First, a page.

Friday, July 03, 2015

Planting and Plants and Bugs

Like I said the other day, I've been in high gear planting mode. I am so late with my garden this year. Our tiller was broken and by the time it was fixed, it wasn't strong enough to go through all the weeds. I got a local guy with a tractor with big old attached tiller on the back and now my garden is ready to rock and roll. Here's what it looks like - pristine brown soil.

Yesterday I moved a large pile of manure which was last year's birthday gift to me from The Farmer. It has been sitting in the middle of the lawn for months. Bucket by bucket, it is slowly going away and moving into the garden. 

I made some manure stripes down the soil and tonight I will continue the planting. Always thinking about patterns!

The manure was full of gray grubs which I picked out and fed to the chickens. They were overjoyed with the delicious snacks I gave them - if chickens could be happy, these would have been shouting for joy. Here is a little video - not for the squeamish. 

I know it is gross but I find things like this pretty interesting - and for a woman who is way past 5 decades that is a good thing. I did a little research and in deed the grubs were Japanese beetle grubs. Here's an up close of them squirming. I think it could be some kind of textile pattern too. I know my neighbor Alicia could do a killer painting off of this photo. 

I surmised that they were Japanese Beetle grubs because I found 2 beetles that hadn't emerged yet from pile to fly around. 

The beetles on the backside look similar to the grubs. 

If you want to learn more about the lifecycle of a Japanese beetle, I found this article from Cornell really interesting. There is a quite beautiful illustration too of the life cycle which I have shared below. 

Illustration by K. English, NYS IPM via web link above from Cornell

I'm sure I'll lose some readers over this post but oh well. Sometimes I find the most interesting things when I am going about my daily repetitive life. It is so awesome to have a space like this blog to share things I find fascinating with you all. Just so you know - the grubs were towards the top of the manure - probably getting ready to emerge. Down below the pile is where all the worms are - I call them red wrigglers - they are very thin and not very long. The compost is very wet where they work it. I guess that is another blog post.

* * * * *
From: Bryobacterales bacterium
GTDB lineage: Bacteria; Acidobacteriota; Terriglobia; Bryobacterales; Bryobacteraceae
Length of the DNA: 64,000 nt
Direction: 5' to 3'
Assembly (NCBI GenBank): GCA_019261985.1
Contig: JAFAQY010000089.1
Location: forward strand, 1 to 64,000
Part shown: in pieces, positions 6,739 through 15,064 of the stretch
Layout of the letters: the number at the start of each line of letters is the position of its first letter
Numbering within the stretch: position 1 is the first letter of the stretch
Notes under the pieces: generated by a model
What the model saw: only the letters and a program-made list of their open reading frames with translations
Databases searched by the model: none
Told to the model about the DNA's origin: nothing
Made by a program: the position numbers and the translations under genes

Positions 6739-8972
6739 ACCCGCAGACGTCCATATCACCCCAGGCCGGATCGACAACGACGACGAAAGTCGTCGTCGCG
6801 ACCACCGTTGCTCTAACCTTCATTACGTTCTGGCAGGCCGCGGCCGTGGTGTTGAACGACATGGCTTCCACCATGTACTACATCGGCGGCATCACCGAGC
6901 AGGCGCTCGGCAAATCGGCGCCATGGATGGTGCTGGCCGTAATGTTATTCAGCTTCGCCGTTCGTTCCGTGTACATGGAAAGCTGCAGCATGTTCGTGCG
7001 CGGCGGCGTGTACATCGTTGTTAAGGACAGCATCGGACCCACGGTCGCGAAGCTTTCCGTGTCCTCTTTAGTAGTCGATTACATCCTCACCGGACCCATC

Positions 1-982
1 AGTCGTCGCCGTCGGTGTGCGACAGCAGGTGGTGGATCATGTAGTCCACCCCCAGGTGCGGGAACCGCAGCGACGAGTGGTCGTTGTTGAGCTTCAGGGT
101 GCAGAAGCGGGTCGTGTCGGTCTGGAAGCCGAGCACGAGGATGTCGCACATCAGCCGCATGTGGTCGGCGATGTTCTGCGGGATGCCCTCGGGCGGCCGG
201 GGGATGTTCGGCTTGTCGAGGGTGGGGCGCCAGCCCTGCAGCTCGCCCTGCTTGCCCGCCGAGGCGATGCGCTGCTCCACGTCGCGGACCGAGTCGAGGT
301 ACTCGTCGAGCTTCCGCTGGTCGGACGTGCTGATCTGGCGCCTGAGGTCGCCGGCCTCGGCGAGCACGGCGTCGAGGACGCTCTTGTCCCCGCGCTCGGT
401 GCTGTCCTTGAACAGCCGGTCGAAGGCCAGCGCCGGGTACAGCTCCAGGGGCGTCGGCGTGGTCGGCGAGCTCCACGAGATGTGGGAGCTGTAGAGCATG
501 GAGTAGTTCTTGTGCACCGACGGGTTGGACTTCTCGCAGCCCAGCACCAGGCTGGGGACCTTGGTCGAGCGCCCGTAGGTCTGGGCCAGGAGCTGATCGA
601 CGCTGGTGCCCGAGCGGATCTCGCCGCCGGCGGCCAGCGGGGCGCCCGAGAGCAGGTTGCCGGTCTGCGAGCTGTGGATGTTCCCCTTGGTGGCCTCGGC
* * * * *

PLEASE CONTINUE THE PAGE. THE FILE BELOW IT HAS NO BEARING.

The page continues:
There are over 300 sheep here in front of the house. Shearing is Monday, after being delayed twice because of the vast amounts of rain we have been getting. I really hope they stay out of my garden. There is temporary fencing around it and my fingers are crossed. 

Speaking of Plants - I stumbled upon this incredible Stop Motion Video for an iPad App called Plants by Tiny Bop. This really is worth a watch. Incredibly painstakingly hand made. Amazing. I think if I had a small child and owned an iPad, I think these Apps would be a fun way to help a child learn. 

Paper to Plants from Tinybop on Vimeo.

After you watch that, if you have time, here is another video about how the first video was made. Awesome.  

Hope you all have a great 4th. We are busy, busy, busy. After the Farmers Market on Tuesday I am off to Detroit next week for taping Knit and Crochet Now. I get to meet Deborah Norville who is the new host replacing Brett Bara who has just had twins. Then back for a Fabric Printing Class here at the farm on July 18/19. Still spaces available - check it out here

After that, I fear summer will be almost half over! Oh no. 

I wish all of you Americans a Happy 4th of July! Everyone else - happy weekend. 


Leslie said...

I would hope you loose no readers/viewers over the grubs, Kristin. After all, most of us are here due to fiber, animals and/or color and they all deal with nature. Most interesting video in fact although I prefer my grubs via film than in person.

Safe travels!

Angela Tarvin said...

Unfortunately I had just started eating breakfast when I sat down to read your blog. Oh no, grubs! :) I quickly scrolled by them. Will read in detail when I'm not eating. Love your huge garden, as it reminds me of my German great grandmother's garden, grubs and all.

Cindy said...

Hi Kristin - I had to laugh, to be pleased getting a pile of manure from "The Farmer" for your birthday :-D


Frances said...

Kristin, even if I might be a tad squeamish, I still enjoyed reading about how you've readied the ground for your garden. The video of those chickens snacking was rather funny. Aren't Japanese beetles amongst the bugs that trouble roses?

Happy Fourth to you! xo

RMK said...

Wow - from someone else on a sheep farm, this was a great "stream of consciousness" post !!! :~0

PS - loved the tea pot & cups on the banner!

Auntie Shan said...

ah. Manure. The "perfect" gift for Someone who doesn't give a "s**t" about their age..? ;-} [THE FARMER, he's definitely a "keeper"!]

BTW, what "FRANCES" said... aren't those beetles a bit nasty? -- Make sure the chickens eat ALL of them!

Anyhoo, hope you ALL have a GREAT 4TH! -- BTW, I'll be cheering for the U.S. on Sunday. And GOOD LUCK with the "shear"-fest!

Claire said...

Fascinating post, although they are gruesome to look at, grubs are very interesting creatures. Glad the hens enjoyed them. said...

Hahaha! I was eating breakfast also when the grubs showed up - but I didn't miss a bite! We have chickens, too, so I know how much they enjoy a juicy grub and am (kind of) used to them now.

I would never stop reading your blog because you showed bugs.

penny said...

I love these stream-of-consciousness posts! grubs are a fact of life and garden.

best wishes for favorable weather for shearing and safe travels!

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